Envision this. The year is 2020 and you’re about to stand up and thank your team for a job well done. In the past 5 years your sales have increased an average of 10% per year, in spite of some difficult economic hurdles. Your business is financially efficient and extremely profitable. You have a happy team of employees that manage the business with little oversight. You have accumulated considerable business and personal cash reserves. As you reflect on the successes of your recent past, you marvel at how much your business has changed – all for the better.
Your business must continually change, adapt and improve its efficiencies to build value. A culture of continuous performance improvement creates more profit now and more wealth in the future. When building a better business and improving profit and wealth is your goal, measuring performance is your starting point.
Measure what’s important: the key benchmarks and drivers of success
Understand what your numbers say about your business and where you could improve
Get it done! Identify actions and create targets and accountabilities that lift business performance
Faced with so many possible metrics, it can be challenging to identify which are most important in your business. Start by monitoring metrics that help you focus on the activities that produce the results you’re after.
Our recipe for performance improvement begins with measuring the ingredients that add value to your business. That’s why you should select metrics that give objective feedback and help you answer these questions:
- How productive are you? Do you manage your resources – e.g. staff productivity, average cost per employee, equipment – as well as you should?
- How much profit are you earning? How do your profits compare to the profit leaders in your network or industry? To your best year?
- How well do you produce and manage cash? Consider ratios that measure how well you manage the lag between service and invoicing, how quickly you collect accounts receivable and metrics that indicate whether you have been paying lenders and suppliers on time.
- How financially strong are you? Consider ratios that measure your levels of debt, such as equity invested by owners compared with money borrowed from creditors. Asset efficiency (sales to assets) and return on investment are also indicators of the strength of your financial position.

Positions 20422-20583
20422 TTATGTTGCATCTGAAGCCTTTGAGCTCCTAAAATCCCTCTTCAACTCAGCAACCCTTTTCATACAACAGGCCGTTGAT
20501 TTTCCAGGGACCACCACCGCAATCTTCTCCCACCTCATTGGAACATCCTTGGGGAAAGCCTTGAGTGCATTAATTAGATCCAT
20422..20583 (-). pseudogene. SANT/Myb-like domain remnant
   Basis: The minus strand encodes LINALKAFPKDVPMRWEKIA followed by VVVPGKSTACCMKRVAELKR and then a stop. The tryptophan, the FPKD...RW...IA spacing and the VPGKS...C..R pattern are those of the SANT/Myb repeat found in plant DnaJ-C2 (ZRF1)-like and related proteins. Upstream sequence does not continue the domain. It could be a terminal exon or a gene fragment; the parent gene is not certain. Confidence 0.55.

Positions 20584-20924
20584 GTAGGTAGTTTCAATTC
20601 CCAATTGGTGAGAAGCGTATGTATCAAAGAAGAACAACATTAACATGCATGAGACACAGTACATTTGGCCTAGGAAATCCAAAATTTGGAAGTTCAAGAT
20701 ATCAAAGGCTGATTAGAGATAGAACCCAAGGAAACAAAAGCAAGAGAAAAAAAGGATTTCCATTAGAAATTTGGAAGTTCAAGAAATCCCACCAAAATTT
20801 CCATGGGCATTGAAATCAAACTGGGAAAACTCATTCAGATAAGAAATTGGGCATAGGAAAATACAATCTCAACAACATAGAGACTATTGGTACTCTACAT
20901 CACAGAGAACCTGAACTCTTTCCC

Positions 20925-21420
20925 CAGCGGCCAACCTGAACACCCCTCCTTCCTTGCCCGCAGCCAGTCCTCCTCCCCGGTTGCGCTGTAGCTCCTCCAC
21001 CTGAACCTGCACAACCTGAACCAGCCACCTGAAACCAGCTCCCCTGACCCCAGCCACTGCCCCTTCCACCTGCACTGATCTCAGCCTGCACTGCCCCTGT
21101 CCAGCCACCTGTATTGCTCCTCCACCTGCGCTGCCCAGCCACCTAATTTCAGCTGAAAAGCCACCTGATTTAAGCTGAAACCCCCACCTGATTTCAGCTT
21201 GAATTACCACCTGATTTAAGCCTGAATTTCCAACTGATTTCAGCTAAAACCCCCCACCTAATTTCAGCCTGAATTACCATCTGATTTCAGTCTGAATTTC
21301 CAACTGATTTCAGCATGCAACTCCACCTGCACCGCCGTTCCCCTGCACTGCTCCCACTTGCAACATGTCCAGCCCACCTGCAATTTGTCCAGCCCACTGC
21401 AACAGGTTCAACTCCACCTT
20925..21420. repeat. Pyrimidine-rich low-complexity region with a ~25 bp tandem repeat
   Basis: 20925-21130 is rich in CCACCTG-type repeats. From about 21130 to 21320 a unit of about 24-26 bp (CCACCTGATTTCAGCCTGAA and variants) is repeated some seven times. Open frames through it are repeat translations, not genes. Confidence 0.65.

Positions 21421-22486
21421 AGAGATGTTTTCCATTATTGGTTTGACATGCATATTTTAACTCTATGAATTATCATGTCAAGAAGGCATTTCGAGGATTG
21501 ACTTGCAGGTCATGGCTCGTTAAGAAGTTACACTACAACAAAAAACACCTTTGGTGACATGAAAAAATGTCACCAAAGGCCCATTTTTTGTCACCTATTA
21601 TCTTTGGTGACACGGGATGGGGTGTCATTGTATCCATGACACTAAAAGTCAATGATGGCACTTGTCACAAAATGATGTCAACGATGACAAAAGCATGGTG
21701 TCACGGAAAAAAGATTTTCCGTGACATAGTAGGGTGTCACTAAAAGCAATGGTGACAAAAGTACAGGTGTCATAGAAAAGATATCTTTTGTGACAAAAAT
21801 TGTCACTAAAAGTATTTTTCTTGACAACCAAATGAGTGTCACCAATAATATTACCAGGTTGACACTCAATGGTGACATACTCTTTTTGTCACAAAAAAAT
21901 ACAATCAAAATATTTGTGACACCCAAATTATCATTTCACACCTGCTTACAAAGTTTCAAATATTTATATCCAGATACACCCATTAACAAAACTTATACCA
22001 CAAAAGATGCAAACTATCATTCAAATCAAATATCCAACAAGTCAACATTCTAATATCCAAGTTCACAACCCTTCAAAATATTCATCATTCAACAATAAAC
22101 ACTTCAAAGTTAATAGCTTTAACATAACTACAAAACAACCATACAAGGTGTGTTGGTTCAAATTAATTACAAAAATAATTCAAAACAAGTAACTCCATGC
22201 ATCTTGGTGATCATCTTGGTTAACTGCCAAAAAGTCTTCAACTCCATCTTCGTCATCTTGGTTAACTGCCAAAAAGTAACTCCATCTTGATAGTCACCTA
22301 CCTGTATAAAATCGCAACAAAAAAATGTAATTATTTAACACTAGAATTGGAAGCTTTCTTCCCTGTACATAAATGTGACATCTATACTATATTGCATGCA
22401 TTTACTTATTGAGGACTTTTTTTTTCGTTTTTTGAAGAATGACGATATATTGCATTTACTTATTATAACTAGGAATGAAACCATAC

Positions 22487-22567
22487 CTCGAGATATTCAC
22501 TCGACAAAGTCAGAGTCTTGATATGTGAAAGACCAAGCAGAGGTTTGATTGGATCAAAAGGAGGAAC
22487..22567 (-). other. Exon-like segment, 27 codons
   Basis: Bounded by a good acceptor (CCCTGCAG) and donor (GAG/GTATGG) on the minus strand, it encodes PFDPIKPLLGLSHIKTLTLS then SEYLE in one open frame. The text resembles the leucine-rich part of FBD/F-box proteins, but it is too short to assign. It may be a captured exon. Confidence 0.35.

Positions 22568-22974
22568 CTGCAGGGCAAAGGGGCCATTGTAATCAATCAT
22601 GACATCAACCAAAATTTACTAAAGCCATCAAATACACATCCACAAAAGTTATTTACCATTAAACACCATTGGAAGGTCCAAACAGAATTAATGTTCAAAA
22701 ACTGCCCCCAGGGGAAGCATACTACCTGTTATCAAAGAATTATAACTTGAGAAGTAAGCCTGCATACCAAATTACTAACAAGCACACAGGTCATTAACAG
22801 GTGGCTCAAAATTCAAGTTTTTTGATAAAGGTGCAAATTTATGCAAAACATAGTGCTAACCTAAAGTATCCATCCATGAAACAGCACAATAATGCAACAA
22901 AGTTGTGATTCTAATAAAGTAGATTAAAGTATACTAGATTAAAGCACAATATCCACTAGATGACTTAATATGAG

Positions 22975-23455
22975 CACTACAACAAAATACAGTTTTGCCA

Once you have calculated your metrics, the obvious question becomes “Is my number good, bad or terrible?” That’s where benchmarking comes in.
A benchmark is a point of reference from which measurements of any sort can be made. Benchmarking your business is the process of comparing your figures to the numbers you’d like to achieve. Here are some ways you can establish benchmarks for your business:
Your past performance: To get a sense for trend, look at a minimum of three years’ history – up to five years if it’s relevant. You can even use your “best” year as your past performance benchmark.
Actual results to budget, target or goals: When you compare actual to budgets or targets you’re benchmarking against where you want to be. You can then investigate the difference or variances from what you planned and refocus your actions as needed.
Industry averages: Industry benchmarks can be useful to assess how you stack up compared to your competition, or to other businesses that are similar to yours.
Benchmarking can have an impact far beyond the accounting department. With proper commitment, communication and leadership, it possesses the potential to reform all the levels of the company, modify processes, reveal flaws in what were previously considered inherent truths and confirm improvements achieved. Used strategically, benchmarking can transform not only the business, but the product or service itself, the corporate culture and the attitudes of employees.
Now back to your vision for 2020: You’re about to stand up and thank your team for a job well done. As you reflect on where you’ve been, you say to yourself, “everything changed when we really embraced managing by the numbers, setting stretch goals with rewards and accountability, and being clear with the entire team about our financial expectations.”